Although data security is a hot topic, it shouldn’t be the only focus. Natural disasters, technical failures, accidental deletion and human error are big factors that affect all organisations. In the blink of an eye your workforce could be out of action, halting all business operations. As a result, your business continuity plan needs to be robust and able to be executed quickly and effectively when needed.
What’s the plan?
Do you have a DR plan and is it up to date? Revisiting this regularly can be seen as a costly on resources, but is critical to ensure it remains appropriate for the needs of the business.
Think about the priorities. Understand where your systems run and ensure you can recover those which are vital to keep business running first.
As enterprises move over to cloud, IT directors may consider whether secondary sites for staff are still needed. It may not stack up to have empty desks and hardware waiting for disaster to strike. Virtual desktops and remote connectivity maybe a more cost effective alternative. However, all avenues should be explored as companies go through digital transformation.
Think about circumstances that could invoke disaster recovery. Some could even prevent you having physical access to your building or even your secondary site.
Here are some examples of potential DR situations. Consider carefully what measures and resources would be needed for each one:
- Natural disasters (extreme weather, earthquakes, floods etc).
- Terrorist threats, biohazards, localised denial of access to buildings.
- Technical/hardware failure
- Service failures such power outage, leased line or internet failure.
- Failed planned works.
- Accidental deletion/Malicious deletion
- Data sabotage.
RTO and RPO
An important place to start with your DR plan is Recovery Point Objective (RPO). Decide which data is needed to keep business up and running and find out how often this irreplaceable data is created. These factors help determine your RPO. An automated backup solution is a good option because it can lower your RPO with scheduled backups every few minutes.
RTO should also be a big consideration. How quickly do you need to get back up and running?
For most organisations it is within a matter of hours. However, recovery from legacy backup solutions such as tape can take days. In world where everything is expected in seconds at our fingertips, it isn’t feasible to stop production for any considerable length of time and risk impact to the bottom line.
It’s easy to plan a file, folder or even server recovery when the rest of the environment is still up and running, but in a mass infrastructure loss event you have to rebuild everything a fresh, and usually under considerable time pressure.
Having a tested DR plan with an experienced DR service provider pays dividends. It allows you to manage the local event, staff and logistics whilst your environment, networks, servers, services and critical company data is brought back online. Consequently, this limits downtime and resultant losses.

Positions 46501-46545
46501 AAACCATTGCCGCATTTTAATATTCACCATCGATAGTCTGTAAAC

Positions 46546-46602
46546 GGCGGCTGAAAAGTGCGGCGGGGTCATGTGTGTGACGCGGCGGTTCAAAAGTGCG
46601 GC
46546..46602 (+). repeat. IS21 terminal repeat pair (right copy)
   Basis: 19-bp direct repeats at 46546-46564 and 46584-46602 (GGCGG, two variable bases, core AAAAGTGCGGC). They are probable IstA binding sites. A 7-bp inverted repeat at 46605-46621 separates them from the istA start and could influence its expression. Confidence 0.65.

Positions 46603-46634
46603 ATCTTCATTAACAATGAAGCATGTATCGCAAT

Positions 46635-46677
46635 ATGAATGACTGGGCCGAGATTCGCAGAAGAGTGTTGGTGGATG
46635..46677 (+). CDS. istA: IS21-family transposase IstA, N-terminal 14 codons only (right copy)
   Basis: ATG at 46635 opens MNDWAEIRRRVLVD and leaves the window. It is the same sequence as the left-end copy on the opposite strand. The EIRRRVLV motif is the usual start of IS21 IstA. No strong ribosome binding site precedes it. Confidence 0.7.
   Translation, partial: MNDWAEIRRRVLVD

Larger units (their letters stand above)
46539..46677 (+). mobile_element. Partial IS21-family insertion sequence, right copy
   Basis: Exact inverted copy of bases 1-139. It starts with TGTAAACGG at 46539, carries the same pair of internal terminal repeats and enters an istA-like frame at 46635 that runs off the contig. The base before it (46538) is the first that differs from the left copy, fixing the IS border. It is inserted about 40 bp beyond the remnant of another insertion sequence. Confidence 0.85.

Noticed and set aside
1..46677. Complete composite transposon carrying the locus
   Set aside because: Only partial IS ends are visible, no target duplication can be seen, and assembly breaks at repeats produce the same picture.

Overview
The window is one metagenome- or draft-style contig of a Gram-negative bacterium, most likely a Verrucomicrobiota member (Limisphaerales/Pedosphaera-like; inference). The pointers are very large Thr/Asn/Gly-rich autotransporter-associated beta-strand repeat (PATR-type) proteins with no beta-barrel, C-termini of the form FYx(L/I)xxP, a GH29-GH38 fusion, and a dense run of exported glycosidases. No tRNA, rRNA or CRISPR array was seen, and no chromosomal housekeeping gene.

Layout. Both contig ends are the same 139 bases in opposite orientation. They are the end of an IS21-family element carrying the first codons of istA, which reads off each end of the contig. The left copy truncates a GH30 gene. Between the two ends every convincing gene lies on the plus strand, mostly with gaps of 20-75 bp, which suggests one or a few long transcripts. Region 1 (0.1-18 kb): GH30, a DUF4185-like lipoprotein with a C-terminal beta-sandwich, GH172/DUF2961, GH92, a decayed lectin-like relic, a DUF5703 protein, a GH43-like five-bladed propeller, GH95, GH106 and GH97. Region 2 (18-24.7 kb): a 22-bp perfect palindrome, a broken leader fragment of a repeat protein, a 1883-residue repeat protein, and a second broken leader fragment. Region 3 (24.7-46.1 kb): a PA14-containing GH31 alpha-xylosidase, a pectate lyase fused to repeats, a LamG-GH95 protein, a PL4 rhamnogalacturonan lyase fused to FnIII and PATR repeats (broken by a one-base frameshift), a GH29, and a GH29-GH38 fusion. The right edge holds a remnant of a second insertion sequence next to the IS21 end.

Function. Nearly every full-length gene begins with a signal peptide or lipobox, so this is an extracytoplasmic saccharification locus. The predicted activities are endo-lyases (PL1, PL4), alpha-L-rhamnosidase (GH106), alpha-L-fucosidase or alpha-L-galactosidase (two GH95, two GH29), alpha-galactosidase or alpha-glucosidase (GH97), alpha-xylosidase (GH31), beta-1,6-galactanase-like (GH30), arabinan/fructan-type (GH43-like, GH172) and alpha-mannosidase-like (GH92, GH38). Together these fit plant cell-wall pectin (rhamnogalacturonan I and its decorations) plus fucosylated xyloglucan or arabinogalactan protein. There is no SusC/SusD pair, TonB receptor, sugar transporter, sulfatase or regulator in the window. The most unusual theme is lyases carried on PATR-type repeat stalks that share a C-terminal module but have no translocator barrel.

Disaster Recovery as a Service (DRaaS)
Choosing DRaaS could be hugely beneficial in a number of ways. It can be cost effective, reducing data centre footprint and secondary site needs for larger enterprises.
Likewise, SME’s can really benefit by utilising a service providers cloud servers and data centres. It enables them to improve their DR without having to invest in costly resources.
Furthermore, recovery is also accelerated if you have fully duplicated workloads in the cloud. If you are already moving your systems to the cloud, the transition to cloud recovery becomes much easier to implement.
Things to consider when looking at DRaaS:
- Locality – How quickly can you get your backup media to the DR provider for them to start the recovery?
- RTO – When on site, how quickly can they restore that data from the media to the servers?
- Are DR tests included/encouraged?
- For corruption or ransomware, are multiple recovery points easily available?
- How will users will access the recovered services?
- How will surviving branch offices access the recovered services?
- Can the DR provider co-locate more critical or fragile services?
- How long does a customer have access to the recovered environment before being evicted?
- Does the recovery environment mirror that of production– Performance, redundancy, power, cooling etc.
- How backups continue during a live invocation?
- How are the test DR’s handled without affecting production systems?
There are many factors to consider when establishing DR plans and certainly not all are covered here. Hopefully, this has given you food for thought offering a starting point to review your strategy.
First of all look at all scenarios that could potentially effect productivity. Think about what is realistic in terms of budget and resources to get your plan in place. Finally, test your plan and make sure it is reviewed periodically.
DR is essentially like an insurance policy. Dealing with it feels like a burden, but you’ll be really glad you did when it’s needed.
Read more in our Complete Guide to Backup, Disaster Recovery and Business Continuity as a Service